We all seem to second-guess our decisions when the market has gone up more than our portfolios, and have those moments when we start thinking maybe we are doing something wrong.
The reality is that you may not actually be doing anything wrong in your investment portfolio. To that point, tracking your portfolio based on one index is definitely not the way to measure performance.
Remember the Dow is 30 stocks of 30 different companies. It is not a good benchmark for determining if your portfolio is performing well, for two reasons.
First, it includes only 30 stocks out of the thousands traded on other exchanges. Second, because of the way the index is calculated, higher-priced stocks exert a greater influence over the index than lesser-priced ones. If your portfolio is invested in many different asset classes, comparing your overall performance to an index like the Dow isn't very helpful or accurate.
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The only accurate way to track your performance is based upon a basket of indexes comparable to your overall portfolio. For example, if you own mutual funds that invest in U.S. small cap stocks, the best index for comparison may be the Russell 2000. If you are looking at U.S. large cap stocks, the S&P 500 is a better measure than the Dow since it is a broader-based index with 500 companies, compared to 30 for the Dow.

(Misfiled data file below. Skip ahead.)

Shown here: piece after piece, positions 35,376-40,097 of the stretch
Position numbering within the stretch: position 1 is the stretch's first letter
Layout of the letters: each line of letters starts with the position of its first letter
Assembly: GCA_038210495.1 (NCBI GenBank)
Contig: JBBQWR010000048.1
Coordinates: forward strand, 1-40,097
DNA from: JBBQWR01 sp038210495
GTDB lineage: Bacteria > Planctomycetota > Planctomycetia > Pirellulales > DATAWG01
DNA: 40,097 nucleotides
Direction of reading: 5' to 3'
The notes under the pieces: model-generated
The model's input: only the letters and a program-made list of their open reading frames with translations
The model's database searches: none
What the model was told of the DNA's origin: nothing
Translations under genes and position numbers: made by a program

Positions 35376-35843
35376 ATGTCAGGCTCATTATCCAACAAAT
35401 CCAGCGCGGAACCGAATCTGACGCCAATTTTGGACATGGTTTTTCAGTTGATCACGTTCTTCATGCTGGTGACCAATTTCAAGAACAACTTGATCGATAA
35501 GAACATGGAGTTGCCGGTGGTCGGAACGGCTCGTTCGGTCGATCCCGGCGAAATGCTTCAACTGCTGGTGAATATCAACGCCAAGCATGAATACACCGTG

I have had many questions from investors about whether they should increase their equity exposure, and consequently the risk in their portfolio.
For many the answer is no, but for some it is a matter of reviewing whether the potential increased return outweighs the increased risk that has to be taken. The best way to view this risk-reward relationship is by looking back at periods of time where we had either a really good market or a really bad one.
Regarding the latter, the two years that come to mind are 2008 and 2009. So if your portfolio lost 20 percent in 2008 but would have lost 30 percent with an increase in equity exposure, this is a start for determining the extent to which that extra risk impacts a specific portfolio.
The next step is to translate that percentage to real dollars. When we look at a percentage loss of 20 percent or more, we can rationally or intellectually say "Sure, I can deal with that." But once we translate it to real dollars, it has a different feel. So a 20 percent loss may seem OK but, if it represents a $10,000 or more loss in real dollars, it may not be so easy to accept.